Wednesday, 6 November 2013
Department of Justice and Equality
125. To ask the Minister for Justice and Equality the number of minors that have been reported missing that were engaged in the Irish Naturalisation and Immigration Service process nationally in 2011, 2012; and to date in 2013; the number that were found and re-entered the system; the age profile and country of origin of each of these children; and if he will make a statement on the matter. [47227/13]
The Deputy should be aware that the 2004 Immigration Act does not require persons under the age of 16 to register their presence in the State with the Garda National Immigration Bureau. Therefore, minors under the age of 16 do not in their own right engage directly with the immigration authorities. Children in care in the State are the responsibility of the HSE who liaise with the Garda authorities in the event that a child goes missing.
The HSE also has primary responsibility under the Child Care Act, 1991 for the care of separated or unaccompanied children seeking asylum in the State. In that regard, any persons deemed to be unaccompanied minors by the Office of the Refugee Applications Commissioner (ORAC) are referred to the HSE under Section 8 of the Refugee Act, 1996.
On referral by the ORAC, the HSE determines whether it is in the child's interest to have an application for asylum made on their behalf. In the event that an application is made, I am advised that the HSE then assists the minor throughout the asylum process, including accompanying the minor during the course of their asylum interview.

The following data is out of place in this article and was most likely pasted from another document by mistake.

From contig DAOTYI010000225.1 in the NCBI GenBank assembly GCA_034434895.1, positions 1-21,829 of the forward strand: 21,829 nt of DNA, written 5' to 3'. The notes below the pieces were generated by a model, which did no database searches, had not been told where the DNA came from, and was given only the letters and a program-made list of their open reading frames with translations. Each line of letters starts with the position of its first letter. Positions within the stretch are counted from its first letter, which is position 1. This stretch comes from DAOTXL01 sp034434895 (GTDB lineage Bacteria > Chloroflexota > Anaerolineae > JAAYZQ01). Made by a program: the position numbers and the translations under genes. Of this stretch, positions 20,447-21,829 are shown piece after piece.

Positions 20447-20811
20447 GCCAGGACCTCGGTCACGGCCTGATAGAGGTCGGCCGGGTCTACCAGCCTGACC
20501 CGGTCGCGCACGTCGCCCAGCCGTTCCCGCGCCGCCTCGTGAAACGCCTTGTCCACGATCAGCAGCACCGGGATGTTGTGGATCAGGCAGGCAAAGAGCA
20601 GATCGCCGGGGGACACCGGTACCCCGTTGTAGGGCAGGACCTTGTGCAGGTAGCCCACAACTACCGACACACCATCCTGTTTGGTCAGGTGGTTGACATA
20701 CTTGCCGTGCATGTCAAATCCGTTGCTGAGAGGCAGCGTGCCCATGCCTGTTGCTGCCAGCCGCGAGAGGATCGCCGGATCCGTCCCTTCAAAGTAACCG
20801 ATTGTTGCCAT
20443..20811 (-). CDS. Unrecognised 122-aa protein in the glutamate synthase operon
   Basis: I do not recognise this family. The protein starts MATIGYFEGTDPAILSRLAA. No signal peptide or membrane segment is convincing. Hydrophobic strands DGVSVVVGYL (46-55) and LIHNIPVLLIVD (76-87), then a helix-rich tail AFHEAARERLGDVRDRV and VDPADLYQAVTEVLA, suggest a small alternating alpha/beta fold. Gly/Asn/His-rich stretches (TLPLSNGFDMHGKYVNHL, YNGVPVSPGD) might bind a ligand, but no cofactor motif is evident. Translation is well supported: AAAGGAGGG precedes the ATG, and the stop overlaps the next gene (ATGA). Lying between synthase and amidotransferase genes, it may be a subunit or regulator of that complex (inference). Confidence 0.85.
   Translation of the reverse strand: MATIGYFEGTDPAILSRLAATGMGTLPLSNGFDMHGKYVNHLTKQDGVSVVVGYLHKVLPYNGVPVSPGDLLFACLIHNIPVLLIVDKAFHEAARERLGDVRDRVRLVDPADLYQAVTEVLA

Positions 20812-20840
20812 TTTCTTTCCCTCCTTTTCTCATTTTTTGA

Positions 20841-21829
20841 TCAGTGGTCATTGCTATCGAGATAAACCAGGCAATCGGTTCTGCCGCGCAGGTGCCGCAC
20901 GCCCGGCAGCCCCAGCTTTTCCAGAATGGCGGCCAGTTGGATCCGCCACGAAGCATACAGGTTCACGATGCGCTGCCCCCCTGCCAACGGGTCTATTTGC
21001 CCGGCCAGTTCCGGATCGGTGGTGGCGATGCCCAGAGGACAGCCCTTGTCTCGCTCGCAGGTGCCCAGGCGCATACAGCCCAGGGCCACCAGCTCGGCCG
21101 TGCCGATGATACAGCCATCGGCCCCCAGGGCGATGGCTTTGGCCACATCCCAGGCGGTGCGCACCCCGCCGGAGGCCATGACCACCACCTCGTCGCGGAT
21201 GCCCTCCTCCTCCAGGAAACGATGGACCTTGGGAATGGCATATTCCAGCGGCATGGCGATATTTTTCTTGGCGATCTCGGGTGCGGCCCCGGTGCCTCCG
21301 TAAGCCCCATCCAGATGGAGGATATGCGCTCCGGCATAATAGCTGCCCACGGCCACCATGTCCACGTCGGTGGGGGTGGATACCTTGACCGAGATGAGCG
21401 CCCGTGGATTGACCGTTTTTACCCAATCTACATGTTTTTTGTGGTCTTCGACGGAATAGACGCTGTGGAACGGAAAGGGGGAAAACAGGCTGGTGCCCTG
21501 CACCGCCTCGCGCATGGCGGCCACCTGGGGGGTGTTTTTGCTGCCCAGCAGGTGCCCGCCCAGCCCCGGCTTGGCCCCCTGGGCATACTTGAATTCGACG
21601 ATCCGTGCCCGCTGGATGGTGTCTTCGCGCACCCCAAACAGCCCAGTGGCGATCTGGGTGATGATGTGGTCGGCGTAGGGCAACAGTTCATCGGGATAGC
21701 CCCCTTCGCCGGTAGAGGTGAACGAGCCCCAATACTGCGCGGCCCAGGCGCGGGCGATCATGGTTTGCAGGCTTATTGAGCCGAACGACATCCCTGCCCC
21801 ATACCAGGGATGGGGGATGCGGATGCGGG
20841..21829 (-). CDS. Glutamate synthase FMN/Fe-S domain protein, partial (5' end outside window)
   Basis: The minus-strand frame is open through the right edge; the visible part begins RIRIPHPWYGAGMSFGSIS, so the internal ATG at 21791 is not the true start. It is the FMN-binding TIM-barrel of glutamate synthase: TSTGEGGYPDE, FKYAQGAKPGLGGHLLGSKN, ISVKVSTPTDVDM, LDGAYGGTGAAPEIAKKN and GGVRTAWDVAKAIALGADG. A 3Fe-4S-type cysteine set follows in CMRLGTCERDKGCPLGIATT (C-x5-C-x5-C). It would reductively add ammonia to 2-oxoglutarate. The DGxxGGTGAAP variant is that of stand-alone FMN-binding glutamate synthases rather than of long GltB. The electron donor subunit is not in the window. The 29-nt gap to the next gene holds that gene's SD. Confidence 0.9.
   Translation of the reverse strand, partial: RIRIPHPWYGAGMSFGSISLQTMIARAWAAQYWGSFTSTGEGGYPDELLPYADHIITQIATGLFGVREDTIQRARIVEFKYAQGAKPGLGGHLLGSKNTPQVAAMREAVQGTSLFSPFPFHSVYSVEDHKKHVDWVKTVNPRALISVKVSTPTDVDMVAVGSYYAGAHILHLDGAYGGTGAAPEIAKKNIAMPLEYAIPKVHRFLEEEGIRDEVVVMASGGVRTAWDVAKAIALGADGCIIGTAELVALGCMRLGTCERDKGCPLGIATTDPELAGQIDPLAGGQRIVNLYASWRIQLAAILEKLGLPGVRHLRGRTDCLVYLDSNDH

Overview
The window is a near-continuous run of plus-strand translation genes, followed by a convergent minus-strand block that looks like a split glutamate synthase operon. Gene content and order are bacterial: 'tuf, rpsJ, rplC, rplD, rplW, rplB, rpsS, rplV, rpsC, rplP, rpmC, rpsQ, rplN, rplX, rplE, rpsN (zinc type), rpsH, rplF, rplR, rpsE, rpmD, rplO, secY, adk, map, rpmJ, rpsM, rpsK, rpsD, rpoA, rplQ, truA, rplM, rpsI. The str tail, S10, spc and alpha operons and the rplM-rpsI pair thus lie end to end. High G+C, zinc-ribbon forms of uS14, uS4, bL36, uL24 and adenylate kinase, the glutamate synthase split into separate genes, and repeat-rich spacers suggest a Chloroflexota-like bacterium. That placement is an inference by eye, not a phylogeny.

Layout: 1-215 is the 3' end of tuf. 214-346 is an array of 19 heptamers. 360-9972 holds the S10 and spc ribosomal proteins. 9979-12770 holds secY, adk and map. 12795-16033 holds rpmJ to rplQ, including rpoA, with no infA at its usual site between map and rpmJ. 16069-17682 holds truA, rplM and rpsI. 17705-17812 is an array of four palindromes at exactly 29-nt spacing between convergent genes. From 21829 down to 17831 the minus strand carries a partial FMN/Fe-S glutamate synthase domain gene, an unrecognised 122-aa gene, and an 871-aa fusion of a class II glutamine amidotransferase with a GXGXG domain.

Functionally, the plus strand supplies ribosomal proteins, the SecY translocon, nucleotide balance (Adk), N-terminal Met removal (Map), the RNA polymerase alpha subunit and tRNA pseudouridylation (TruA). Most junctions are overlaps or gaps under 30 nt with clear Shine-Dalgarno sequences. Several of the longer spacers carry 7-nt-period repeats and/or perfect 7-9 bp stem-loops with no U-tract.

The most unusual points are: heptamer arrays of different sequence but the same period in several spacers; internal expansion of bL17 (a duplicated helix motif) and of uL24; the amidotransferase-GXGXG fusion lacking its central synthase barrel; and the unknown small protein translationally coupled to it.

I am also advised that the HSE takes all necessary steps to ensure the safety and welfare of these young people. Children who are unaccompanied and are seeking asylum are received into the care of the HSE under the Child Care Act 1991. They are allocated a social worker, their needs are assessed and a Care Plan is developed. These children are generally placed in a foster care family placement, although some older children are placed in regulated residential facilities that cater for small numbers. Younger children are, as a matter of policy, placed with families. The overall numbers of unaccompanied children seeking asylum has decreased significantly in recent years. There were 26 such applications in 2011, 23 in 2012 and 15 in 2013 (to end September).
In relation to unaccompanied asylum seekers who are reported to be missing, I can advise the Deputy that my colleague the Minister for Children and Youth Affairs who has overall responsibility in this area. However, for the sake of completeness, figures made available to my Department by the Department of Children and Youth Affairs indicate that in 2011 8 unaccompanied minors were declared missing whereas 5 were declared missing in 2012. The corresponding figures for those found or accounted for over the same period were 2 and 3 respectively. Any further detail or information required should be sought from the Department of Children and Youth Affairs.